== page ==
|Image courtesy of Daylife via Getty Images|
Roy Halladay's homecoming and the Phillies trip to the Rogers Centre lived up to the hype, and even delivered more than the price of admission in all three games this past weekend. It really was a perfect storm of baseball greatness.
Being in attendance for all three games, I had a mishmash of random thoughts from all three games, so here they are in no particular order:
If you build a great series, they (the fans) will come
With over 115,000 fans going through the turnstiles at the Rogers Centre this past weekend, the Blue Jays proved if you build a great series, the fans will flock to the ballpark in droves.
A large part of that had can be attributed to the Canada Day holiday and Roy Halladay's return to Toronto, but I for one wasn't expecting nearly as many fans as there were on Friday and even Saturday.
I can't say I was there to compare it fairly, but from what I've heard the atmosphere at the Rogers Centre was very reminiscent to that of the World Baseball Classic from a few years back between Canada and the United States.
It just goes to show you that the baseball fans are definitely there in Toronto, you just have to give them a reason to come to the ballpark. Ultimately, that reason will be to see a winning home team, but in the interim it will be to see great opposing teams and revered former players like Roy Halladay.
Welcome back, Doc ... now let's get down to business
Speaking of Doc, I'll admit, I started getting a little misty-eyed when Roy Halladay came out of the Phillies dugout to hand in the lineup cards to the umpire on Canada Day.
As was the case with most fans at the ballpark on Saturday, this was the first time witnessing Roy Halladay in the flesh wearing a different uniform than the home Jays jersey, but it was great to see him nonetheless.
The crowd gave Roy Halladay a deafening ovation as he headed out to the mound and threw his warmup tosses on Saturday, but after that it was all business. After the first few innings, it was as if nothing had ever happened and he was just another opposing pitcher.
It was strange because every so often I'd catch myself looking at Halladay's number 34 on the mound and thinking, "he's moved on, and now it's time for me to do that same". And in that instant, I think I finally got closure.
Sketchy strike zones
I don't know what it was about this particular umpiring crew, but boy did they ever have some sketchy strike zones.
Brian O'Nora was pretty good behind the plate on Friday, but Alfonso Marquez and Ed Hickox seemed to have a much different agenda. Just check out the strike zone maps below and tell me if you notice a difference:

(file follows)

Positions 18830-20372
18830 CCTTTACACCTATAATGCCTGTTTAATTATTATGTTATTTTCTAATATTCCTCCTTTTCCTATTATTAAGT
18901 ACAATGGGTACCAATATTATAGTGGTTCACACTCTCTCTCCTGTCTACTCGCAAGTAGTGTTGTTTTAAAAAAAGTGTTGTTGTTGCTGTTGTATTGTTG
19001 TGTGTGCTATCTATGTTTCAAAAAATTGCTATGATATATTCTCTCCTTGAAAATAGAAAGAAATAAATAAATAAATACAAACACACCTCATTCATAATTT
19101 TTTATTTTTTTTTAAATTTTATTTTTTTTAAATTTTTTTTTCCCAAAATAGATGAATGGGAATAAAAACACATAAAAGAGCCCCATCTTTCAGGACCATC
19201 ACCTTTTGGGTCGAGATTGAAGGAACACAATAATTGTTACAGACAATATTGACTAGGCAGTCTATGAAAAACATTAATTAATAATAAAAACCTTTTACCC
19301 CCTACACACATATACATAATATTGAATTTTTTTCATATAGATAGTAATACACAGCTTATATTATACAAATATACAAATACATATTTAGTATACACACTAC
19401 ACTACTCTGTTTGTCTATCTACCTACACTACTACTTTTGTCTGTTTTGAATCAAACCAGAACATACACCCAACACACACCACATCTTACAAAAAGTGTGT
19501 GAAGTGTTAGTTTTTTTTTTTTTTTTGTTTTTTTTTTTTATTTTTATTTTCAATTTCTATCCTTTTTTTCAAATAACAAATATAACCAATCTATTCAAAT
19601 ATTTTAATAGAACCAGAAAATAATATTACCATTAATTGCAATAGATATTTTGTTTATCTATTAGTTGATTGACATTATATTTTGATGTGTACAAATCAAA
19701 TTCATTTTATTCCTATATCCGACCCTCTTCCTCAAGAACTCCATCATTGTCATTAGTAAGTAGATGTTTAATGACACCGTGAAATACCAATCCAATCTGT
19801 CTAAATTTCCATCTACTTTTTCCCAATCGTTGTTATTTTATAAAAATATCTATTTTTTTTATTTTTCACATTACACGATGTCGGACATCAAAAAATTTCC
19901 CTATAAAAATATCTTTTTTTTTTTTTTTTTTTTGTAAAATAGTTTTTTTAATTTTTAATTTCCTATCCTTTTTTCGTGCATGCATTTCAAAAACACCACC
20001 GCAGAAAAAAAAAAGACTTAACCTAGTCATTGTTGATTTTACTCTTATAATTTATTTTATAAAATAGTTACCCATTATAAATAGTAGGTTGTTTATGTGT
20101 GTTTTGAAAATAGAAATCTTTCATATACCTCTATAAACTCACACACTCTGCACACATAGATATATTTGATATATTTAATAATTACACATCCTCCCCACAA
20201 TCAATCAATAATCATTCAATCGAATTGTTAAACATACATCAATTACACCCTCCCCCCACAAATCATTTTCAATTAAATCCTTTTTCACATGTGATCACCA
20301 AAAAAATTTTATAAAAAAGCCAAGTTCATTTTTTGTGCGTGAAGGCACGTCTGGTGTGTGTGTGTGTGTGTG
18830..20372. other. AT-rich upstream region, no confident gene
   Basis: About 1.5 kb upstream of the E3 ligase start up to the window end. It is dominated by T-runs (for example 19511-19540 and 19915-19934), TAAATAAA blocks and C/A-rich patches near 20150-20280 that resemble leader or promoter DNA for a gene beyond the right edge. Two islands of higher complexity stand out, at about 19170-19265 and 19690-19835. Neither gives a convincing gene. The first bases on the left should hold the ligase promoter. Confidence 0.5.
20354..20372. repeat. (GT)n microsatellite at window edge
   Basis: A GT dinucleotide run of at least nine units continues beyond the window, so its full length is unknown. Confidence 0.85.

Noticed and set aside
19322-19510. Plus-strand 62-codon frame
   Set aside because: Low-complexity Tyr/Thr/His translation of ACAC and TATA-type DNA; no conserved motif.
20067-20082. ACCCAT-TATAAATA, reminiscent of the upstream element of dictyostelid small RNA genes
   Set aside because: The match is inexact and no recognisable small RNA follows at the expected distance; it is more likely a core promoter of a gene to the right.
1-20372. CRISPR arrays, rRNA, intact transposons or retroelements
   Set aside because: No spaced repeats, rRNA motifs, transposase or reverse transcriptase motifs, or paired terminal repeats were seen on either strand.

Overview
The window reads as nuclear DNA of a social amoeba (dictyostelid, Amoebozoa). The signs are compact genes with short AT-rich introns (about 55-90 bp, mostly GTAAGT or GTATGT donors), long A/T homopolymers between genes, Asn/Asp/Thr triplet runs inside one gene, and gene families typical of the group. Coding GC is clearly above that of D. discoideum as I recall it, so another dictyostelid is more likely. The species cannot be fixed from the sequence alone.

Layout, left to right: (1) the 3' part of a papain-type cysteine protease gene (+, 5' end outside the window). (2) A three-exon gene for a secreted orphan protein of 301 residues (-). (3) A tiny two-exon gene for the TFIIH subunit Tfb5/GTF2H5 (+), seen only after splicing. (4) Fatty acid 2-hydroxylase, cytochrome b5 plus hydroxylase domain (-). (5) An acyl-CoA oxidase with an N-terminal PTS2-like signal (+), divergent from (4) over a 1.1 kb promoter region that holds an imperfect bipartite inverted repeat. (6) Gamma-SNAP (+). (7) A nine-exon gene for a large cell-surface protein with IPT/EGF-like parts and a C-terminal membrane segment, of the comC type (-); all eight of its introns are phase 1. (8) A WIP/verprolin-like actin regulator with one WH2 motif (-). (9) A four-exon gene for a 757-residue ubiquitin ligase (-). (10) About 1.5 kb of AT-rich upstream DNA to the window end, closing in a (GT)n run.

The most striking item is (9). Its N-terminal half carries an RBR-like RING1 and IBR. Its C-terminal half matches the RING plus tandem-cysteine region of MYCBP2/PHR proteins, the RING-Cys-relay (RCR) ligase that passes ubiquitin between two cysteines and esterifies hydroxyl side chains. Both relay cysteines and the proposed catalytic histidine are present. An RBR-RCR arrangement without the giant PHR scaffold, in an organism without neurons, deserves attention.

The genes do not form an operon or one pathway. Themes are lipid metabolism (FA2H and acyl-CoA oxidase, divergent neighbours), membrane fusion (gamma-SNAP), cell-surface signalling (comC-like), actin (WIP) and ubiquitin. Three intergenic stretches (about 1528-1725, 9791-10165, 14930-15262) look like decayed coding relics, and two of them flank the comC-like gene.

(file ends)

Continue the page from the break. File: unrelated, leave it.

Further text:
|Strike zone maps courtesy of Brooks Baseball|
I understand the umpires were probably giving the Cy Young Award winners Roy Halladay and Cliff Lee the benefit of the doubt on most of those calls, but at least be consistent. When Carlos Villaneuva or Jo-Jo Reyes hit the exact same location as Doc and Lee, call it a strike.
Otherwise, you just might have to deal with an angry Jon Rauch. And you don't want to see Jon Rauch when he's angry.
Rajai Davis' Jekyll and Hyde Weekend
Multiple times on Saturday, I lmuttered several sarcastic remarks about Rajai Davis swinging at pitches in the dirt. Davis looked like a little leaguer on a couple of strikeouts from Halladay, which only reinforced my thoughts on his recent struggles.
But then something happened on Sunday ... perhaps it was because it was the Lord's Day, but Rajai Davis was a man reinvigorated and reenergized. He laid off pitches down in the zone, down and away even, and came up with 3 hits and 3 stolen bases.
4 at bats is a ridiculously small sample size, but I really hope this is a sign that Rajai Davis has turned a corner and will become the hitter we were all hoping he would become.
Streakers: Go big or go home
I'm not sure if the TV cameras caught this or not, but there was a young man who decided to hop the fence and go for a little jaunt into centre field during the ninth inning of Saturday's game.
According to folks sitting beside me, he was out cold mere moments prior and I guess in a moment of drunken clarity, he decided the best thing for him to do at that moment was take his shoes off and bolt onto the field.
My school of thought is, if you're going to be stupid enough to run onto the field, you might as well go naked. Go big, or go home ... you're going to jail anyway, so you might as well get a few laughs while you do it.
And running on the field in your birthday suit may actually increase your chances of not getting caught, because no usher ever wants to be the one to tackle the naked guy.